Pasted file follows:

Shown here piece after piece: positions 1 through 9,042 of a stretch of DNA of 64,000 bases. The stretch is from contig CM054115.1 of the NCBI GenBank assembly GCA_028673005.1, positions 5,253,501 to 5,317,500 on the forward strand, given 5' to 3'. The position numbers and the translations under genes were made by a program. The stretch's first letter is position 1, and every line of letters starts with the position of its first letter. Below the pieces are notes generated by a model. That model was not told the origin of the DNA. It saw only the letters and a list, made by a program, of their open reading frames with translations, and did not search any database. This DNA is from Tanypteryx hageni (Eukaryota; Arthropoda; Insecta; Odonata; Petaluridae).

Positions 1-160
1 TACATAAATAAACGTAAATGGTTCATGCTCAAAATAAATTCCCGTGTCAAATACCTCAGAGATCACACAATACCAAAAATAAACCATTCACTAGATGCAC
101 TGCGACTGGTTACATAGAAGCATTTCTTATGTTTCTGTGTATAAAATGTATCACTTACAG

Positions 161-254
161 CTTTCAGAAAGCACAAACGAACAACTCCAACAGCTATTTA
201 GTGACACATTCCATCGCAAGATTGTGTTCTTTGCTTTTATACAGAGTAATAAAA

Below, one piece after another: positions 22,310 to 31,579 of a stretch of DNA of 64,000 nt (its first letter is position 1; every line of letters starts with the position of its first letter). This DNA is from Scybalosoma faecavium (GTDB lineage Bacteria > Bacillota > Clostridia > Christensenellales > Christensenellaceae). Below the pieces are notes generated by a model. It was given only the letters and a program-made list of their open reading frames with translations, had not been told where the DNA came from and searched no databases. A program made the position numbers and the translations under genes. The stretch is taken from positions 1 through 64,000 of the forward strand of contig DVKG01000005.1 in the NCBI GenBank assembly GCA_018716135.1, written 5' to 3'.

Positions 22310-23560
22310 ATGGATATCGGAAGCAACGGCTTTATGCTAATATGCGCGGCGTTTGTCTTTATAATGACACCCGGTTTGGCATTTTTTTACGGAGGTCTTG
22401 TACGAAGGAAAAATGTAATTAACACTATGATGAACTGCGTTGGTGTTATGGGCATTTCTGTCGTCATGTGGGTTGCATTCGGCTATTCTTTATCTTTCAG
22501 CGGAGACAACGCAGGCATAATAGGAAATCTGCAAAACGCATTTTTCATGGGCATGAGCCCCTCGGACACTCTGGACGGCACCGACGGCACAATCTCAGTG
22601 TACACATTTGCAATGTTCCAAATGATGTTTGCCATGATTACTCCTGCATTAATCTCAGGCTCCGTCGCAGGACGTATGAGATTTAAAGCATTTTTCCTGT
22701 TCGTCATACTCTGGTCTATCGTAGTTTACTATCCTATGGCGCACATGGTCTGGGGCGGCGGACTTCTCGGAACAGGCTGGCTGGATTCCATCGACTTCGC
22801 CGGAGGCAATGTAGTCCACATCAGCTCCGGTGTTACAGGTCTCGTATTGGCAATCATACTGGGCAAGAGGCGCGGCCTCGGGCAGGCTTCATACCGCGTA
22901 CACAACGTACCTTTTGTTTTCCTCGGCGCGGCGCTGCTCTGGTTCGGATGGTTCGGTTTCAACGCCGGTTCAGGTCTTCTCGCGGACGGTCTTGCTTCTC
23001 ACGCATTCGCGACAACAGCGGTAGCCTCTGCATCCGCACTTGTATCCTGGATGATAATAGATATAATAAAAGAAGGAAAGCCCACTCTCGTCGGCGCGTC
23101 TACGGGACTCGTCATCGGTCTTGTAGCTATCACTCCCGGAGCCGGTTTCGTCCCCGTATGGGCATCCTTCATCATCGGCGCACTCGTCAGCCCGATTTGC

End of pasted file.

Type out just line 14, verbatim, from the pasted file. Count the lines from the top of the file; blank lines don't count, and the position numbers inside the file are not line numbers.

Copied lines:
22701 TCGTCATACTCTGGTCTATCGTAGTTTACTATCCTATGGCGCACATGGTCTGGGGCGGCGGACTTCTCGGAACAGGCTGGCTGGATTCCATCGACTTCGC